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Broken Relationships. Photo by ruxandraale

by • 14 Aug, 2012 • InspirationComments (9)4823

Why the Museum of Broken Relationships is so great (and it’s not just the name)

According to TripAdvisor it’s the third most popular attraction in Zagreb, easily beating all other cultural destinations and its name resonates so well with audiences around the world that it goes viral with every new exhibition. Of course I’m talking about the Museum of Broken Relationships, awarded the Kenneth Hudson Award 2011 for ‘the most unusual, daring and, perhaps, controversial achievement that challenges common perceptions of the role of the museums’. Sounds like an interesting place, and it is. I loved it. Here’s some reasons why (you might implement in your own institution).

Great cafe with excellent coffee and wine

First impressions matter a lot. The first thing most people see of the Museum of Broken Relationships is a fashionable terrace where you can sip a coffee or nice glass of wine, served by energetic and friendly people, while listening to jazz. It’s such a cool place that they even served the water for a dog with a slice of lemon! Obviously, we spent time there prior to and after our visit, discussing the museum and more important things in life.

Enthusiastic and welcoming staff

Croatians in general are friendly and outgoing people and the staff of the Museum of Broken Relationships was no different. As soon as we came in we were welcomed in the warmest way possible by a host who sold us our tickets, explained that they encouraged photography and pointed to the free wifi. Other visitors she helped install QR readers to read the labels in their native tongue, or in any other way she could.

Tell stories people can relate to

The Museum of Broken Relationships is a collection of rather mundane objects (shoes, a bike, bears) with labels explaining their significance, much like 90% of all museums in the world. Yet people read every single label, laugh and cry and discuss objects and share anecdotes because the labels tell stories that any visitor can relate to in a language they will (mostly) understand.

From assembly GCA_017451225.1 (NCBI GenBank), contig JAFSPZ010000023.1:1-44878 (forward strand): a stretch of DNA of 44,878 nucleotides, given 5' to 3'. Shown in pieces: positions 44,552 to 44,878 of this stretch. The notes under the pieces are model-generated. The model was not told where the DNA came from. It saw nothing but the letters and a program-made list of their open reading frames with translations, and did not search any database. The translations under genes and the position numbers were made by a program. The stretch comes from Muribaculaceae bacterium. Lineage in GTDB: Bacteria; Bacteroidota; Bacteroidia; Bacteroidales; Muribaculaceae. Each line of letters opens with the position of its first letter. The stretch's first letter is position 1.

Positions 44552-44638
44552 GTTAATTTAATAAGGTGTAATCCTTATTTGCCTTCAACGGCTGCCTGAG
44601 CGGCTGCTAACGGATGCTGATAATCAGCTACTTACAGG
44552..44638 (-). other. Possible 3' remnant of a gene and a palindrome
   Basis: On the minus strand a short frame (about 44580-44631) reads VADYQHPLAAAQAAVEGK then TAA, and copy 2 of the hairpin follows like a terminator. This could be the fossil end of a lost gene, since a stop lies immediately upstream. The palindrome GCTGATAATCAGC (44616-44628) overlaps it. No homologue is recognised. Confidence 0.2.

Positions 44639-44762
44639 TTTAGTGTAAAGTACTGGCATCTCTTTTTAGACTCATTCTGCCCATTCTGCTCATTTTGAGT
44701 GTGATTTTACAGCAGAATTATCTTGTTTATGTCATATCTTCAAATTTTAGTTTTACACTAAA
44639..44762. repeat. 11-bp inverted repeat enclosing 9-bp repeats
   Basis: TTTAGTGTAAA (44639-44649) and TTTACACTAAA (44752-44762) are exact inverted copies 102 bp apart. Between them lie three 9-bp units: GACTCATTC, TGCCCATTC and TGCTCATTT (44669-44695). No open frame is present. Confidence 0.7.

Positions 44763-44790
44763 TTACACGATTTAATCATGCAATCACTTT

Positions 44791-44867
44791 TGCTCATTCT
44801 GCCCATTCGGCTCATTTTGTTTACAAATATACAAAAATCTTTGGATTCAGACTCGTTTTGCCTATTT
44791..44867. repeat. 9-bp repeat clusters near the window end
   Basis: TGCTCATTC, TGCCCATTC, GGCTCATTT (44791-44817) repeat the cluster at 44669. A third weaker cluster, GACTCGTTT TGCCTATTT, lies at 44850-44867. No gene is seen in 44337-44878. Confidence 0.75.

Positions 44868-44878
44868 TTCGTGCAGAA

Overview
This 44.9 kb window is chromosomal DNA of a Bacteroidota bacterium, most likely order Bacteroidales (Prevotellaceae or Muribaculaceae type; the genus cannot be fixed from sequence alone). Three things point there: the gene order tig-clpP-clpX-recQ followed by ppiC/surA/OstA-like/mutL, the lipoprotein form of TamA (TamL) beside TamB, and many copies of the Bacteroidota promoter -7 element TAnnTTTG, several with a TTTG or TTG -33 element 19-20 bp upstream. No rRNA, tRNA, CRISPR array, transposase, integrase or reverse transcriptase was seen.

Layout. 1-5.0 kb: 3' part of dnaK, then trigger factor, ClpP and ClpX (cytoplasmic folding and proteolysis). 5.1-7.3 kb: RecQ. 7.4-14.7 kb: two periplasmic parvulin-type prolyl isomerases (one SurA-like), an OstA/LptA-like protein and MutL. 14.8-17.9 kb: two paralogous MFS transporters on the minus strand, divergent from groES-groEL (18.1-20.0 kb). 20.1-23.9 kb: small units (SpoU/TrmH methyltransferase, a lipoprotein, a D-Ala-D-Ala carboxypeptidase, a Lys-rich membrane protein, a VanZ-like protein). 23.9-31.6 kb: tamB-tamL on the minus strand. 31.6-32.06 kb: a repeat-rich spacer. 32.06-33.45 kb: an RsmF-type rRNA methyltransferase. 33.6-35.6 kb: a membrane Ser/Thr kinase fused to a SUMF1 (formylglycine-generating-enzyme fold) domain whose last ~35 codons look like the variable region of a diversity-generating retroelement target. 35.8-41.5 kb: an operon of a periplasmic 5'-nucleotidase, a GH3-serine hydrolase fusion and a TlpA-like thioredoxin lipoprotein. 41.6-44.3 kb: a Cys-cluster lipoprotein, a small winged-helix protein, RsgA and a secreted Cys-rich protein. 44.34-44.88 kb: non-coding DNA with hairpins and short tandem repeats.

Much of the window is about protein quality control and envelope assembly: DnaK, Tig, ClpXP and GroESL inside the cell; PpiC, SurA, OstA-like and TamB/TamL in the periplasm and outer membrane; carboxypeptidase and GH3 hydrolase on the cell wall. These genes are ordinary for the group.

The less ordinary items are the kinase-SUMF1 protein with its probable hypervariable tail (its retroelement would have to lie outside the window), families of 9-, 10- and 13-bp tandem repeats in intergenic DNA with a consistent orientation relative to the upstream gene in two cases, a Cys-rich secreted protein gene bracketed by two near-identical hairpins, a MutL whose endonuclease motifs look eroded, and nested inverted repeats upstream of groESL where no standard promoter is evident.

Unpolished and genuine

Nothing in the Museum of Broken Relationships is hidden behind glass. Visitors are asked not to touch objects (too much) but it’s not the objects that are ‘sacred’; it’s the story they tell. And thus, although the facilities are great, lighting isn’t always perfect, some of the walls have cracks and the presentation isn’t always very subtle. It doesn’t matter. What matters is that the museum tells a real story.

Gallery in the Museum of Broken Relationships

From the people, for the people

The collection of the Museum of Broken Relationships is crowdsourced. People hand in their objects reminding them of a past relationship at one of the many traveling exhibitions of the museum or hand them in in Zagreb. Like the collections of most other museums, the objects once belonged to real people like you and me and because this is made very clear from the beginning of the museum, it makes the entire experience more personal.

Great giftshop (great brand)

Hands up if you also think the gift shop is the best part of any museum! Certainly the gift shop of the Museum of Broken Relationships is super cool, mostly because their brand is strong. They have bad memories erasers, ‘I love break ups’ t-shirts and of course a beautiful catalogue which should be sold online because it documents love and despair better than any cheap novel in this summer’s top-10 bestseller list.

The Museum of Broken Relationships is a great museum, charging less than 4 euros to have hours of fun (and less than 2 for a great glass of wine while you’re at it). If we really have to say something negative about them, it’s that I think they could do more with their collection online (which I’m sure they will, considering their good social media efforts). At the same time it’s great they’re not, because it gives you something to do in Zagreb for an afternoon plus early evening in their cafe. Chapeau!

Don't these glasses of wine look delicious? Why not end your relationship with an axe?

 

Header photo by ruxandraale on Flickr.

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